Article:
Less than five years ago, there was a battle raging between two camera sensor technologies, CCD and CMOS. Many thought CMOS was on the losing end as CCD boasted higher image quality. But since CMOS used less power and were far less expensive to produce, manufacturers pushed to advance CMOS sensor technology and their popularity exploded.
1. Back-lit and Front-lit Illumination
Back-side illumination offered an exciting alternative in CMOS sensor design. By putting the photodiode and substrate between the lens and wiring, manufacturers were able to improve sensitivity, signal-to-noise ratios, and dynamic range. The design also reduces complexity and build costs for CMOS sensors.
Back-lit illumination performance is boosted in high-speed applications with the use of global shutters. Global shutters expose all the sensor’s pixels to an image at the same time. Although rolling shutter sensors are less expensive to produce, they leave artifacts when imaging fast-moving objects. Global shutters boost the viability of CMOS sensors in added applications.
2. Sensor Size Goes Up, Pixel Size Goes Down
Imaging applications have become more demanding and CMOS technology has been pushed to increase image capture quality and resolution. CMOS sensor manufacturers had to develop a design that would increase resolution without increasing sensor noise. To accomplish this, they decreased pixel size and slightly increased sensor size to add more pixels to the sensor.
To accommodate the larger pixel and sensor sizes, lens manufacturers had to make changes to the optics. New lens designs added additional optical elements to take advantage of the larger CMOS sensors, making them heavier. Lens designers have created new mounts such as the TFL and TFL-II for added stability, support for the heavier lenses, and improved alignment.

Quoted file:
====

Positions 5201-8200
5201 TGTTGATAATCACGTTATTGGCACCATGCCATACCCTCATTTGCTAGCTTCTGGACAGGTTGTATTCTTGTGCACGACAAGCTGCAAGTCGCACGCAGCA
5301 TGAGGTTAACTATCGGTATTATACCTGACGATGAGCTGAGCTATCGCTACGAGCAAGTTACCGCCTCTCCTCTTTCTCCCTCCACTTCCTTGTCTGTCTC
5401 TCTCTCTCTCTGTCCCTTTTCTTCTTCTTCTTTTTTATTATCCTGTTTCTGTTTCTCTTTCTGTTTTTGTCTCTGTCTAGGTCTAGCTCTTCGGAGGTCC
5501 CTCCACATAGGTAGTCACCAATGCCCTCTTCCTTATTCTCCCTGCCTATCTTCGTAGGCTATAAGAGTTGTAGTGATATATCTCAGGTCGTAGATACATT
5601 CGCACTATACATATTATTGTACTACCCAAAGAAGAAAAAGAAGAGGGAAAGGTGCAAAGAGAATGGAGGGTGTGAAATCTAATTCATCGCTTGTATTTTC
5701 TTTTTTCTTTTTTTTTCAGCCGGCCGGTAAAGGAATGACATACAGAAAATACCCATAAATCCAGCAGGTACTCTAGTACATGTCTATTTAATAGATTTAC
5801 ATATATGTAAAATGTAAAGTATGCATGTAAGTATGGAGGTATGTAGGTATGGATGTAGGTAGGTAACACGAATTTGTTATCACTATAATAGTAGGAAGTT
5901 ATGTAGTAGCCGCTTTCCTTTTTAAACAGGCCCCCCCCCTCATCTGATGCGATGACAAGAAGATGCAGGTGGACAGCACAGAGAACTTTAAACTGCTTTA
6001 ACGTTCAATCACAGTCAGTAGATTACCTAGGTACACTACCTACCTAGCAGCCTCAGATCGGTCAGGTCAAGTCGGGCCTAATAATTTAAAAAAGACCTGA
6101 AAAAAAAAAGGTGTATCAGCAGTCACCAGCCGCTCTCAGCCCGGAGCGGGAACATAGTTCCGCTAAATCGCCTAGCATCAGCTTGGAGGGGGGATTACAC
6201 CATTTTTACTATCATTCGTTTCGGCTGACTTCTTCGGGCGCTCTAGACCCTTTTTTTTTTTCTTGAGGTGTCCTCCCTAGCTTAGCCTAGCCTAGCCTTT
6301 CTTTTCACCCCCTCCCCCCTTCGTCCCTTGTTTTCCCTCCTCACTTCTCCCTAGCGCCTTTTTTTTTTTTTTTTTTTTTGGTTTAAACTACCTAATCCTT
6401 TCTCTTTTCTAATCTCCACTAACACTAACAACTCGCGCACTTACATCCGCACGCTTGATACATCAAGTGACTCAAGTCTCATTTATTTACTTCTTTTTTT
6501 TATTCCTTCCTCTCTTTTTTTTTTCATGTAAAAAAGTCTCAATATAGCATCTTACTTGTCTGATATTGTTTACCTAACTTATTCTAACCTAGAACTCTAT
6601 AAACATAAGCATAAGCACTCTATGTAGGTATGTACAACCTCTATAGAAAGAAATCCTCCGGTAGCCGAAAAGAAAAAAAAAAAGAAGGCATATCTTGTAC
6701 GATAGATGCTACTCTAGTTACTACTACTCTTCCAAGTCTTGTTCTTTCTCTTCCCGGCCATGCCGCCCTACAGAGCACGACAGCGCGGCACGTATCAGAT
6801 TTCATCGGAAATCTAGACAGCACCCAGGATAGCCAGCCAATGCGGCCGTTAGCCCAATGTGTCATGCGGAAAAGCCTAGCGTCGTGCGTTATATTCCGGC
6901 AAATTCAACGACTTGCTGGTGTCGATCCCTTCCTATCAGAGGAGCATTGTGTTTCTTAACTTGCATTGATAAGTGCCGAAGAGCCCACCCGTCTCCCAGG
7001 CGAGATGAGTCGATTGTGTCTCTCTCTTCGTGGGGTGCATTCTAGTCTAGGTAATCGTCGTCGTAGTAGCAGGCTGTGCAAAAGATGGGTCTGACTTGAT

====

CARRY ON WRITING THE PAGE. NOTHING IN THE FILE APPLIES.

3. Microlenses Gather More Light
CMOS pixels have a light-sensitive area and a light-insensitive amplifier area. Modern CMOS sensors now have microlenses to optimize this construction. These microlenses are placed above each CMOS cell. The lens directs light onto the light-sensitive part of the pixel. This lets manufacturers increase pixel sensitivity and decrease pixel noise.
Adding microlenses does have a drawback. Incident light must come in at a certain angular range. Any light outside the range can result in a shading effect on the pixel. Improvements in lens technology help to ensure that light comes at an ideal angle and minimize shading, are yet another example of how lens technology has risen to support CMOS tech.
Find the right CMOS sensor solution for your vision system with help from the experts at Phase 1 Technology.